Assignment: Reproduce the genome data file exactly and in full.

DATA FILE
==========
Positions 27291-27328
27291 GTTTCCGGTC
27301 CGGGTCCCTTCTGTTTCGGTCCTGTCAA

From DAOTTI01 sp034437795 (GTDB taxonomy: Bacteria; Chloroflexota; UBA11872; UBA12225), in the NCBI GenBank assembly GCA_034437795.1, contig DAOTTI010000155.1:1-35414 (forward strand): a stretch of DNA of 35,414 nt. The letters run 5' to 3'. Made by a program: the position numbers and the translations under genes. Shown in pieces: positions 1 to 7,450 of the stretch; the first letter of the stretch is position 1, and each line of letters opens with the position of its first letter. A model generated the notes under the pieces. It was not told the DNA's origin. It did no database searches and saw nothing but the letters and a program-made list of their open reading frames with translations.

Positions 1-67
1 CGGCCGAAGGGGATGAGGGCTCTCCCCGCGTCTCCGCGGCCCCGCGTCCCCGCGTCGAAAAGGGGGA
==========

Positions 27291-27328
27291 GTTTCCGGTC
27301 CGGGTCCCTTCTGTTTCGGTCCTGTCAA

From DAOTTI01 sp034437795 (GTDB taxonomy: Bacteria; Chloroflexota; UBA11872; UBA12225), in the NCBI GenBank assembly GCA_034437795.1, contig DAOTTI010000155.1:1-35414 (forward strand): a stretch of DNA of 35,414 nt. The letters run 5' to 3'. Made by a program: the position numbers and the translations under genes. Shown in pieces: positions 1 to 7,450 of the stretch; the first letter of the stretch is position 1, and each line of letters opens with the position of its first letter. A model generated the notes under the pieces. It was not told the DNA's origin. It did no database searches and saw nothing but the letters and a program-made list of their open reading frames with translations.

Positions 1-67
1 CGGCCGAAGGGGATGAGGGCTCTCCCCGCGTCTCCGCGGCCCCGCGTCCCCGCGTCGAAAAGGGGGA